Internet Firms Want FCC to Enforce Net Neutrality

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By Arshad Mohammed
Washington Post Staff Writer
Wednesday, March 29, 2006

Internet companies yesterday criticized legislation that would give the Federal Communications Commission only limited ability to stop phone and cable companies from blocking access to Web sites, saying the proposal would endanger the open nature of the Web.

The bill, championed by House Commerce Committee Chairman Joe Barton (R-Tex.), would allow the FCC to decide disputes about Web access only case by case and would bar the agency from writing detailed rules on the subject. Open-Internet advocates said the bill would make the FCC toothless in the area of net neutrality, which is the concept that companies controlling Internet access should not use that power to block or slow particular Web services.

"We are extremely concerned that legislation before your committee would fail to protect the Internet from discrimination and would deny consumers unfettered access," six companies wrote in a letter to Barton and Rep. Fred Upton (R-Mich.), who is chairman of the panel's subcommittee on telecommunications and the Internet.

"We have urged Congress to adopt network neutrality requirements that are meaningful and enforceable. The provisions in the committee bill achieve neither goal," the letter said on behalf of Amazon.com Inc., eBay Inc., Google Inc., IAC/InterActiveCorp, Microsoft Corp. and Yahoo Inc.

As the major phone companies roll out high-speed data and video lines, some of them argue they should be able to charge such companies more to use their expensive networks.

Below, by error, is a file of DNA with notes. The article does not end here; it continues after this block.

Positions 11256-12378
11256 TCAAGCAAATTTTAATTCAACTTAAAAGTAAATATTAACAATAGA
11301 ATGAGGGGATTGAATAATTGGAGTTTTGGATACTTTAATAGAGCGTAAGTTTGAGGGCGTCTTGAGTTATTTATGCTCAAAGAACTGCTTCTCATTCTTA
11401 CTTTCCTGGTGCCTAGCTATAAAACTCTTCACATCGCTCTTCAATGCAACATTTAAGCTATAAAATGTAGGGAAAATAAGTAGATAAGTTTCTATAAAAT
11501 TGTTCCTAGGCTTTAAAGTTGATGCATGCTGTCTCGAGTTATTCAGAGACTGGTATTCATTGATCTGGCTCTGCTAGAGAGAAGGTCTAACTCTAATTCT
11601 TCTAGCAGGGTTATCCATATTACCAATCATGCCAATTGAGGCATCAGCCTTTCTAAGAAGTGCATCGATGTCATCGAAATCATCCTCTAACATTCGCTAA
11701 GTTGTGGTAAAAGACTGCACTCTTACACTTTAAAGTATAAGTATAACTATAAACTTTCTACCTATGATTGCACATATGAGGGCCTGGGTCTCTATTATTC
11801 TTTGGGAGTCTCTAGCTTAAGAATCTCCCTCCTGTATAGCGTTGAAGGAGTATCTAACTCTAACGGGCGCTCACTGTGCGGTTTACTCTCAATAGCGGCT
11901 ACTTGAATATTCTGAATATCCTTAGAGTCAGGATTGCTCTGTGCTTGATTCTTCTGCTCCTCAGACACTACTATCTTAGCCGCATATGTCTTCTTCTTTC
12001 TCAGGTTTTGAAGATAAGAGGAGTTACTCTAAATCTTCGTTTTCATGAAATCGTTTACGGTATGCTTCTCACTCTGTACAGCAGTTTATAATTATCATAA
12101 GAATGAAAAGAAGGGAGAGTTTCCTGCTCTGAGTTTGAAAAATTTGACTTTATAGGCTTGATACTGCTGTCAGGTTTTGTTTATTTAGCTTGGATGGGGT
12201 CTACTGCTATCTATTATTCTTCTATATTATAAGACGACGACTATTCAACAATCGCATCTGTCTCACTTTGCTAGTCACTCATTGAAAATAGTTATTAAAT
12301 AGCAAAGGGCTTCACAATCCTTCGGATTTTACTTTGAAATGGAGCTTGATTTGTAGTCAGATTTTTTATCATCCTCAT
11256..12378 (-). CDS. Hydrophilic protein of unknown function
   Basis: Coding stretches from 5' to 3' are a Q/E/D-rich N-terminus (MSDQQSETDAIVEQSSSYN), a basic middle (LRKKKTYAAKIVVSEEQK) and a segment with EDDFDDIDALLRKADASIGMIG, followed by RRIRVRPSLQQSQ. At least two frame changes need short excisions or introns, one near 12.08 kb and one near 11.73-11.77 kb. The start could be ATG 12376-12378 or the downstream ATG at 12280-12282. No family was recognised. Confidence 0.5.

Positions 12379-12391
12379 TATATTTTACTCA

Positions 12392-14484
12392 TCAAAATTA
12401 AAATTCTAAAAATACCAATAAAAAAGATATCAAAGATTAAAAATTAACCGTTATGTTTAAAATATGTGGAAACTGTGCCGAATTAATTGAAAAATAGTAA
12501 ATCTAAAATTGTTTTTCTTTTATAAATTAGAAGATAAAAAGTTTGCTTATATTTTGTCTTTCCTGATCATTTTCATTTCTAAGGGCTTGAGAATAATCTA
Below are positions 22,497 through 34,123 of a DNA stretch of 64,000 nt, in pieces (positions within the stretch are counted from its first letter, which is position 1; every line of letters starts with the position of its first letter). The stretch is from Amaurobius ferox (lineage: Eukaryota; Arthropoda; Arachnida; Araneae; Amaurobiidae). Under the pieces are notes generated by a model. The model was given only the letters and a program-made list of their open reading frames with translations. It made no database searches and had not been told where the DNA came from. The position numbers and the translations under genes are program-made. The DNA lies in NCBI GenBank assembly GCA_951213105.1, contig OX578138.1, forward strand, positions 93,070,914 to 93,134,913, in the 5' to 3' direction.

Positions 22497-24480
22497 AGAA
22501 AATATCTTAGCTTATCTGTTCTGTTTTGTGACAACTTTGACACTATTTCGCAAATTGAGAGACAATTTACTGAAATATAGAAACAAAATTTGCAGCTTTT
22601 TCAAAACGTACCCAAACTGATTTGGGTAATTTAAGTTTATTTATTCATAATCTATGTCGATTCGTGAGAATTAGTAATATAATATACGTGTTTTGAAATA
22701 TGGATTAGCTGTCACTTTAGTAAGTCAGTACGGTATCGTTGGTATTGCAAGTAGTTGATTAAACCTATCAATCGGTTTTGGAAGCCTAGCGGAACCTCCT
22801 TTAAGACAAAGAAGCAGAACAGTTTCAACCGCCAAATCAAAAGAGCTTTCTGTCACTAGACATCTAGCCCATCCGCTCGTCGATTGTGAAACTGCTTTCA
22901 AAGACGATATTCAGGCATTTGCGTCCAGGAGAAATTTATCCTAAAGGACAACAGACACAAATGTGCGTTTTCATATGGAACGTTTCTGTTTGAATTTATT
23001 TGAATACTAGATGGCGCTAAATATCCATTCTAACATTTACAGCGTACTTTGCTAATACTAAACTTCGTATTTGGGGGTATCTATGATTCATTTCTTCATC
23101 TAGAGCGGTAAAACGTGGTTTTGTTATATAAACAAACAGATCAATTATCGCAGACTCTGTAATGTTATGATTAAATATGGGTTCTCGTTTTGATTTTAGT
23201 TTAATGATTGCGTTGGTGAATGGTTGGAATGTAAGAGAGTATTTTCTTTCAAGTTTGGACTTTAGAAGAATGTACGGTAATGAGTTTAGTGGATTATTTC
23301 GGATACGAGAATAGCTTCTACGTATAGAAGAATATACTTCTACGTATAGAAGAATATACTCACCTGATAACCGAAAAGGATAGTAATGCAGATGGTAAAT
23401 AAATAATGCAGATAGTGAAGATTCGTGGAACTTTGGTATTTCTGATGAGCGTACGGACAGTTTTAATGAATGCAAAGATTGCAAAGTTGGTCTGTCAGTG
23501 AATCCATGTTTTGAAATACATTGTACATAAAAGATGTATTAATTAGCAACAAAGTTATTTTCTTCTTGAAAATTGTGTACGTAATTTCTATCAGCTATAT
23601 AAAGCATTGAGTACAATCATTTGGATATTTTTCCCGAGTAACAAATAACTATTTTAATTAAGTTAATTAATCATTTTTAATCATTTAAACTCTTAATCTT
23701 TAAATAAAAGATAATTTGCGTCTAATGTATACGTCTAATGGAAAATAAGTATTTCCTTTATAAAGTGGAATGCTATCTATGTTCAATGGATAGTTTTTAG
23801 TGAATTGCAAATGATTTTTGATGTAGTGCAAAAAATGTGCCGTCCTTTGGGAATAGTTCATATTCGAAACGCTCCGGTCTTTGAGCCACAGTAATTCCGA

The net-neutrality provisions are embedded in a broader bill whose main aim is to make it easier for phone companies to offer television service on new networks by freeing them from having to get video franchises from thousands of localities around the country.

The bill was released after months of negotiations failed to achieve a compromise between committee Republicans and senior Democrats John D. Dingell of Michigan and Edward J. Markey of Massachusetts.

Only one Democrat, Rep. Bobby L. Rush of Illinois, endorsed the bill when it was made public Monday.

Independent analysts said it would be difficult to enact legislation on the issue this year, citing partisan differences, the absence of a consensus bill in the Senate and the short election-year congressional calendar.

Dingell raised questions about the legislation but kept his options open while Markey was openly critical.

"The 'network neutrality' section of the bill represents a body blow to the Internet community," Markey said. "It removes FCC authority to establish any future rules needed to ensure that consumers and competitors can avail themselves of the Internet experience they enjoy today."

A committee spokesman said the bill gave the FCC ample enforcement authority, including fines.

"The bill has more teeth than a pit bull, starting with full Title V enforcement authority for the FCC to investigate cases and slap violators with fines up to $25,000 a day," said Larry Neal, the committee's deputy staff director for communications.

"What it doesn't have is a blank check for bureaucrats to write so many regulations that they'll choke off brand-new services even before consumers try them out."


© 2006 The Washington Post Company

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